I'm trying to understand the "directional" postposition ה-. I understand that the noun to which it is attached is generally its complement, and the ה itself is usually either an adjunct or a complement depending on the semantics of the verb on which it elaborates. Most of them are straightforward, but in the case where the noun is in construct, there seem to be two different ways of diagraming the construction and I'm trying to figure out the difference between them.
The first is what I would expect, with the nomen regens (= bound noun) subordinated to the directional suffix as a complement; the nomen rectum (= clinic host) is an adjunct to the bound form. For instance, Gen 42:29:
Gen_42_29.jpg 13.15KB 0 downloads
The second seems to be more common, where the ה is a "connector". For instance (using the same phrase), Gen 45:17:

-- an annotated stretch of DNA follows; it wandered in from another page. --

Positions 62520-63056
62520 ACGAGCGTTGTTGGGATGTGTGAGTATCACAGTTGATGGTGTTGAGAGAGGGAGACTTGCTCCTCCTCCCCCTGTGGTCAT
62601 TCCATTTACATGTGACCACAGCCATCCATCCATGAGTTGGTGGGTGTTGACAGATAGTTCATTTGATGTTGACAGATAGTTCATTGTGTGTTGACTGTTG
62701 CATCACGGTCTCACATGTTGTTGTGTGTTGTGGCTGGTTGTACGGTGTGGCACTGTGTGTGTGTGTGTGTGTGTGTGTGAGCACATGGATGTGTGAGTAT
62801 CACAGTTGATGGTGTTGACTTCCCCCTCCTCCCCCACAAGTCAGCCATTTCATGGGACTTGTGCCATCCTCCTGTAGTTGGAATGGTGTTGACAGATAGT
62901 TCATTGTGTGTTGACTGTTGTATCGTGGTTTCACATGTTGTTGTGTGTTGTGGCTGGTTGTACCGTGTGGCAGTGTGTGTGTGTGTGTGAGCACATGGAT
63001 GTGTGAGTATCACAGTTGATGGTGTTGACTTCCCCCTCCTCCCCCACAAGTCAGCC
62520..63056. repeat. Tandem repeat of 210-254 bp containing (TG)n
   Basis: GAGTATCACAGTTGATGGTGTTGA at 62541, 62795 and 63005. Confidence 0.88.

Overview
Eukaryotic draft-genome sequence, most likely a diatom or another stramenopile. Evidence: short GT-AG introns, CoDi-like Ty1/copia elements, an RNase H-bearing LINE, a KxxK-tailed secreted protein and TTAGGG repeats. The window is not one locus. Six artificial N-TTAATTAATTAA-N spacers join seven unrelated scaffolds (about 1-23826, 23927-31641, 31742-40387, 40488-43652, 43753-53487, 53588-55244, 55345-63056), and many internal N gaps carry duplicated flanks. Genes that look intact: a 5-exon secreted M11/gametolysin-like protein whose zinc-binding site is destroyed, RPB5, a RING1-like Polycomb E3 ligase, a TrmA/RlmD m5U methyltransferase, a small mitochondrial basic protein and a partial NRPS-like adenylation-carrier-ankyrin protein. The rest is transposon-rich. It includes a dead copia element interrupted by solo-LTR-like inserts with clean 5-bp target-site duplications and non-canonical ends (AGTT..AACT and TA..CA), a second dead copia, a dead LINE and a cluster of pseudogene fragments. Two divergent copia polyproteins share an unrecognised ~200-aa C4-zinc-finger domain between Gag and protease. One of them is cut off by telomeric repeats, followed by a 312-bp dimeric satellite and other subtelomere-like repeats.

Gen_45_17.jpg 13.25KB 0 downloads
Here I gather the superscripted + and the & indicate a compound complement. The host is still subordinated as an adjunct in the way I would expect, but I don't think the bound form is subordinated to the ה, and I can't figure out why the latter is considered a "connector".
I wondered if the deciding factor was whether the entire phrase was a complement (as in Gen 45:17) (not that I understand why that would matter), since this is most common role for ה phrases (it seems to me), but Ex. 10:19 is a complement and looks more like the Gen 42:29 example:
Ex_10_19.jpg 12.47KB 0 downloads
(though here the host is actually a level up compared to the prior example, i.e. subordinated to the ה and at the same level as the bound form; at least the bound form and its ה are doing what I would expect).
I'm wondering if someone can help me figure out:
1. what determines whether the phrase is considered compound, with the ה as a "connector" (i.e. the difference between #1 and #2) , and
2. what determines whether the nomen rectum is subordinated (directly) to the ה or to the nomen regens (i.e. the difference between #1 and #3).